Difference between revisions of "Multi-genre video games"

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[[Image:Multi-Genre Video Games - TRON.png|thumb|256x256px|''[[TRON]]'', released in 1982, was an early multi-genre video game which combined four different mechanics.]]
 
[[Image:Multi-Genre Video Games - TRON.png|thumb|256x256px|''[[TRON]]'', released in 1982, was an early multi-genre video game which combined four different mechanics.]]
  
'''Multi-genre video games''', also referred to as '''cross-genre''', are those [[video games]] which use multiple vastly-different play mechanics throughout the game. Multi-genre video games began pretty early after the advent of the video game industry with titles from 1982 like ''[[Jungle Hunt]]'' and ''[[TRON (video game)|TRON]]''.
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'''Multi-genre video games''', also referred to as '''cross-genre''', are those [[video games]] which use multiple vastly-different play mechanics throughout the game. Multi-genre video games began pretty early in origin of the video game industry with pioneer titles like ''[[Jungle Hunt]]'' and ''[[TRON (video game)|TRON]]''. I've noticed that a lot of gaming databases don't attempt to identify multi-genre games.
  
 
I generally find games which use a multi-genre model to be inferior to those that stick to a single genre, although, I admit that there have certainly been some good multi-genre titles over the years. I think the primary reason multi-genre games seem inferior is because the developers are unable to spend enough time to really polish the game. Typically, game designers have only a limited time in which to complete their game, and, when they stick to a single mechanic, all their efforts are concentrated on honing that single mechanic in the allotted time. However, when the developers create multi-genre games, they have to divide their resources between each mechanic, resulting in several mechanics that have a rather unfinished feel.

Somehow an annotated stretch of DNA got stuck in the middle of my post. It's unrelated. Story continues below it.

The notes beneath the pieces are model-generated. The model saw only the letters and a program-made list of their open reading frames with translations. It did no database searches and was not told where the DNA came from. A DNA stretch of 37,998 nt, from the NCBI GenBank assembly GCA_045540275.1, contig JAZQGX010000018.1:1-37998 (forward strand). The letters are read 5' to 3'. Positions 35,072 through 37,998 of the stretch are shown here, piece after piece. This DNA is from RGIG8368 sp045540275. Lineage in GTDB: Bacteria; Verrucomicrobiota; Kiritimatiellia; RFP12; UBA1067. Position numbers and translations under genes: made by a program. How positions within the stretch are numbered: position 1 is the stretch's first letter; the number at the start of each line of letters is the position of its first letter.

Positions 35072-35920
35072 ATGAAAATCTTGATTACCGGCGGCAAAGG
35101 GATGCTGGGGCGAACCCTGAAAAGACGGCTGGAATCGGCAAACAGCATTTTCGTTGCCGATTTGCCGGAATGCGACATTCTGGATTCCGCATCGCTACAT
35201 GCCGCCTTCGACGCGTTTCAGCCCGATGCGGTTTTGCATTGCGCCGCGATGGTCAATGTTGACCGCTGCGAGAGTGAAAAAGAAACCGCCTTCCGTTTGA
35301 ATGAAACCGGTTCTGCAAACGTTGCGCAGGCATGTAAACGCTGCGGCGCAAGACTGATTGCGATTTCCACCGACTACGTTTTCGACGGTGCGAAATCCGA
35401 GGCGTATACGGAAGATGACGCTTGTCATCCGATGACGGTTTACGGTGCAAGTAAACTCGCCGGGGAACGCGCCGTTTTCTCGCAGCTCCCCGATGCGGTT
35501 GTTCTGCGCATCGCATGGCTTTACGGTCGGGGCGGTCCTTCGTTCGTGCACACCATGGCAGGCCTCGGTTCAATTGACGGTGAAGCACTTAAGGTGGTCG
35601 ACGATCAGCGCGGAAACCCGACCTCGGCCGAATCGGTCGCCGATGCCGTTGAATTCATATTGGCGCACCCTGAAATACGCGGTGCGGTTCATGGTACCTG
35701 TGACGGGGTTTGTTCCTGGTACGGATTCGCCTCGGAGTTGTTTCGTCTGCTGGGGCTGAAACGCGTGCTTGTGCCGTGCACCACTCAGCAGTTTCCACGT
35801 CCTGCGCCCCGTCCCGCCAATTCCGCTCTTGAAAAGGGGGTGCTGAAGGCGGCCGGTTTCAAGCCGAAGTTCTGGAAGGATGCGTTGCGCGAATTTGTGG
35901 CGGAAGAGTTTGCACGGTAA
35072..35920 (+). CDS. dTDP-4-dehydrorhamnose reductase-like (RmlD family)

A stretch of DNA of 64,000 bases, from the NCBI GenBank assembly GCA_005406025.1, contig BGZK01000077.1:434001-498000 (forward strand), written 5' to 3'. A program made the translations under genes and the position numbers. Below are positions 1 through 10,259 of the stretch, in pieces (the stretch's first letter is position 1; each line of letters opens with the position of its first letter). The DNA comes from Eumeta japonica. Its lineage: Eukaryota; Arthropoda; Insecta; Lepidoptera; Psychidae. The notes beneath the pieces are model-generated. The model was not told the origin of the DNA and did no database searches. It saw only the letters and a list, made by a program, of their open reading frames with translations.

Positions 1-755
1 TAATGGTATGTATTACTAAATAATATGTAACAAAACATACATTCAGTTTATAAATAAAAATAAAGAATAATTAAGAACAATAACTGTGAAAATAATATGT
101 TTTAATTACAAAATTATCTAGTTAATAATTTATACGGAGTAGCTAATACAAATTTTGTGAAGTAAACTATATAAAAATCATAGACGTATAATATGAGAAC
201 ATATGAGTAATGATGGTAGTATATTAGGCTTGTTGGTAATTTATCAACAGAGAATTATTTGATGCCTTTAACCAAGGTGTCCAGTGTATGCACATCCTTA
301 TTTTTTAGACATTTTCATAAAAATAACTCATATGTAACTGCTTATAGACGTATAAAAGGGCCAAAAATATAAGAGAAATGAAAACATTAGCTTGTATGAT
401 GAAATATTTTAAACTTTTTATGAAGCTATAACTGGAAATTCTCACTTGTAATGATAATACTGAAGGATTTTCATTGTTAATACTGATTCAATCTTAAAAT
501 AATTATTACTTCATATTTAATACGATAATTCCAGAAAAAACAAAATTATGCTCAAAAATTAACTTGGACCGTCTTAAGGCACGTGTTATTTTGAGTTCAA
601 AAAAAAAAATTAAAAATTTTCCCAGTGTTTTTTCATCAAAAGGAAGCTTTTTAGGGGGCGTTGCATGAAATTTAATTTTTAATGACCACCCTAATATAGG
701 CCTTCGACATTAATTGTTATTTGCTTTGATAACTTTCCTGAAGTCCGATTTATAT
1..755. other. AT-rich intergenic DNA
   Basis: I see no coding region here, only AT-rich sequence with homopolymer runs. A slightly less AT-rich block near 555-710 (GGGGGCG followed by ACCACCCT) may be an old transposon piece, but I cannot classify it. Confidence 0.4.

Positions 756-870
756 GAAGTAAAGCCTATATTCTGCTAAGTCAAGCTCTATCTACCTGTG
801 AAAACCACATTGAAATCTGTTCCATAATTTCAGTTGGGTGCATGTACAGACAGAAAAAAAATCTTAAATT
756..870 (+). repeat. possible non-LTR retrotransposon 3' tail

I generally find games which use a multi-genre model to be inferior to those that stick to a single genre, although, I admit that there have certainly been some good multi-genre titles over the years. I think the primary reason multi-genre games seem inferior is because the developers are unable to spend enough time to really polish the game. Typically, game designers have only a limited time in which to complete their game, and, when they stick to a single mechanic, all their efforts are concentrated on honing that single mechanic in the allotted time. However, when the developers create multi-genre games, they have to divide their resources between each mechanic, resulting in several mechanics that have a rather unfinished feel.

Revision as of 13:55, 16 September 2019

TRON, released in 1982, was an early multi-genre video game which combined four different mechanics.

Multi-genre video games, also referred to as cross-genre, are those video games which use multiple vastly-different play mechanics throughout the game. Multi-genre video games began pretty early in origin of the video game industry with pioneer titles like Jungle Hunt and TRON. I've noticed that a lot of gaming databases don't attempt to identify multi-genre games.

I generally find games which use a multi-genre model to be inferior to those that stick to a single genre, although, I admit that there have certainly been some good multi-genre titles over the years. I think the primary reason multi-genre games seem inferior is because the developers are unable to spend enough time to really polish the game. Typically, game designers have only a limited time in which to complete their game, and, when they stick to a single mechanic, all their efforts are concentrated on honing that single mechanic in the allotted time. However, when the developers create multi-genre games, they have to divide their resources between each mechanic, resulting in several mechanics that have a rather unfinished feel.